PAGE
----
which is equal to (\ref{5.7}) for $d=1$. For $d>1$, Eq.(\ref{5.5}) gives a
reasonably good approximation if $j\ll N$. To see this, notice that in this
case Eq.(\ref{5.8}) yields
\be
E_N(\nu_j)\approx \frac{d}{j}e^{-\frac{d-1}{N}j}\;,
\ee
while the solution of Eq.(\ref{5.6}) for $\lambda$ is
\be
\lambda=-a/N
\ee
with $d\!-\!1From Eqs.(\ref{2.21}) and (\ref{5.8})
\be\label{5.11}
P_N(\xi_i=j)=\frac{d}{N}Q_{N-j}(d)/Q_N(d)\;.
\ee
For $d=1$ all the cycle lengths are equally probable. Moreover,
\be
p(n)\equiv\pro(B_{in})=\lim_{N\toinf}P_N(\xi_i=n)=0
\ee
for any $n\geq 1$. Thus the percolation probability $1-\sum_{n\geq 1} p(n)=1$.
Furthermore, applying Eq.(\ref{5.2}) and the Pascal triangle identity
\bea\label{5.13}
\sum_{k=0}^m\left(\begin{array}{c} n+k\\n\end{array}\right)
=\left(\begin{array}{c}n+m+1\\n+1\end{array}\right)
\eea
we obtain
\be\label{5.14}
E_N(\xi_i)=\frac{N+d}{d+1}\;.
\ee
>From Eq.(\ref{5.11}) we can infer the limit distribution of the cycle densities.
Let $0\leq a**From (\ref{5.2}) and (\ref{5.8}) one obtains
\be
\lim_{N\toinf}E_N(\sum_{j\geq xN}\nu_j)\geq d\ln\frac{1}{x}+d(d-1)(1-x)
\ee
(with equality at $d=1$) which diverges as $x$ goes to zero. In this respect,
cycle percolation resembles bond percolation on a tree where the number of
infinite clusters is infinite when percolation takes place.
A physical consequence of the existence of macroscopic cycles is that the
ground state of a system of spinning bosons is ferromagnetic.
>From Eqs.(\ref{3.10}) and (\ref{5.14}) the ground state magnetic susceptibility
is
\be
\lim_{\beta\toinf}\beta^{-1}\chi_N=\frac{1}{3}s(s+1)\frac{N+2s+1}{2s+2}
=s(N+2s+1)/6\;.
\ee
Comparing with Eq.(\ref{1.5}) or (\ref{3.12}), we see that for $s>1/2$ the
magnetic moment cannot saturate: $S_{\max}=Ns$ while
\be
\frac{\langle\spin^2\rangle}{S_{\max}(S_{\max}+1)}\gobgo
\frac{1}{2}\frac{N+2s+1}{Ns+1}<1
\ee
if $N>1$. The reason is that there exist ground states with spin quantum number
less than $Ns$, and these are all mixed together when the temperature goes
to zero in zero magnetic field.
\section{Percolation transition in the free Bose gas}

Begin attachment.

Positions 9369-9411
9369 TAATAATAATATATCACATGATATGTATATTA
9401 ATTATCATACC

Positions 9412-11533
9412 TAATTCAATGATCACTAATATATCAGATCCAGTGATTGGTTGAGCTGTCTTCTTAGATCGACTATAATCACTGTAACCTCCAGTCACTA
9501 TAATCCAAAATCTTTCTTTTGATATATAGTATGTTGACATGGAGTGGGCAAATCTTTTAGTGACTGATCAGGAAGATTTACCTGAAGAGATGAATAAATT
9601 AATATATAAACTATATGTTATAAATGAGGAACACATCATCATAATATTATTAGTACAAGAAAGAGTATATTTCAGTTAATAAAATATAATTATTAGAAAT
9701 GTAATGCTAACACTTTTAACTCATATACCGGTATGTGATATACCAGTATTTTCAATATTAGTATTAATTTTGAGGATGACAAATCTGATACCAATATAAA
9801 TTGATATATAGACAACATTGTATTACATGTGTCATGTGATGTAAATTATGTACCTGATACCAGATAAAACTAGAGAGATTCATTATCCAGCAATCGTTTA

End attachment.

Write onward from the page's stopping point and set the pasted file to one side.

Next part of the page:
\setcounter{equation}{0}
For the free Bose gas
\be
H_N=\sum_{i=1}^N H_i^0\;\;,\;\;H_i^0=-\frac{\hbar^2}{2m}\Delta_i
\ee
and the trace in Eq.(\ref{2.14}) factorizes according to the cycles: If $g$
has $n_k$ cycles of length $k$,
\be\label{6.2}
\Tr_{{\cal H}_0^{\otimes N}}U_0(g)\ebh=\prod_{k=1}^N\left(\tr e^{-\beta kH^0}
\right)^{n_k}
\ee
where $\tr=\Tr_{{\cal H}_0}$. For the probability of a conjugacy class
we find
\be
\pvn((\nu_k)\!=\!(n_k))
=\frac{1}{\qvn}\prod_{k=1}^N\left(\frac{d\tr e^{-\beta kH^0}}{k}\right)^
{n_k}\frac{1}{n_k!}
\ee
if $\sum kn_k=N$ and zero otherwise. This yields, similarly to Eqs.(\ref{5.8})
and (\ref{5.11}),
\be
\evn(\nu_k)=\frac{d}{k}\tr e^{-\beta kH^0}Q_{V,N-k}/\qvn
\ee
and
\be
\pvn(\xi_i=k)=\frac{d}{N}\tr e^{-\beta kH^0}Q_{V,N-k}/\qvn\;.
\ee
For the sake of simplicity, let $V$ be a $D$-dimensional hypercube of side
$L$ and choose periodic boundary condition. Then due to the zero eigenvalue
of $H^0$
\be\label{6.6}
\qvn>Q_{V,N-1}\;.
\ee
On the other hand, by simple computation
\be\label{6.7}
\tr e^{-\beta kH^0}\leq \left[1+\frac{L}{B\sqrt{k}}\right]^D
\ee
where $B=\hbar(2\pi\beta/m)^{1/2}$. Thus,
\bea\label{6.8}
\pro(\xi_i=k)=\lim_{V,N\toinf}\pvn(\xi_i=k)\leq\frac{d}{\rho B^D}k^{-D/2}
\eea
and therefore
\be\label{6.9}
\sum_{k=1}^{\infty}\pro(\xi_i=k)<1 \mbox{\ \ if\ \ }
\rho B^D>d\sum_{k=1}^{\infty}k^{-D/2}
\ee
which can be satisfied if $D>2$.
In Eq.(\ref{6.8}) and below the limit is taken so that $N/V$ goes to $\rho$.
Notice that the second inequality in (\ref{6.9}) is the well-known condition
for the Bose-Einstein condensation (see e.g. [Hu] in the case $d=1$ and
[CL] for $d>1$). So the probability of cycle percolation is positive when the
condition for the condensation is satisfied. To complete the discussion we
should prove the converse statement:
\be\label{6.10}
\sum_{k=1}^{\infty}\pro(\xi_i=k)=1 \mbox{\ \ if\ \ }
\rho B^DN$ (cf. Eq.(\ref{4.2})) and
$\tr e^{-\beta kH^0}/N$ can be bounded by a constant.
To get such an $f(k)$ observe that, if in (\ref{6.10}) the inequality holds
true, there is no condensation and in the thermodynamic limit the canonical
and grand-canonical ensembles are equivalent ([Rue], Thm.3.5.8). For fixed
$\beta$ let $z(\rho)<1$ be the fugacity corresponding to the density $\rho$
and define
\be
z_{V,N}=Q_{V,N-1}/\qvn\;.
\ee
By adapting the proof of Van der Linden obtained for classical systems [VdL],
one can show that $z_{V,N}$ converges to $z(\rho)$ which is continuous,
increasing and smaller than $1$ for $\rho<\rho_c(\beta)$. This implies that
\be
\lim_{V,N\toinf}Q_{V,N-k}/\qvn=z(\rho)^k
\ee
for all $k$. Here we would need the uniformity of the convergence and,
in fact, it is plausible to conjecture that for any $\rho_0<\rho_c(\beta)$
and $\varepsilon>0$ one can find a $V_0<\infty$ such that
\bea\label{6.14}
\left|\frac{Q_{V,M-1}}{Q_{V,M}}-z\left(\frac{M}{V}\right)\right|
<\varepsilon
\eea
if $V>V_0$ and $0**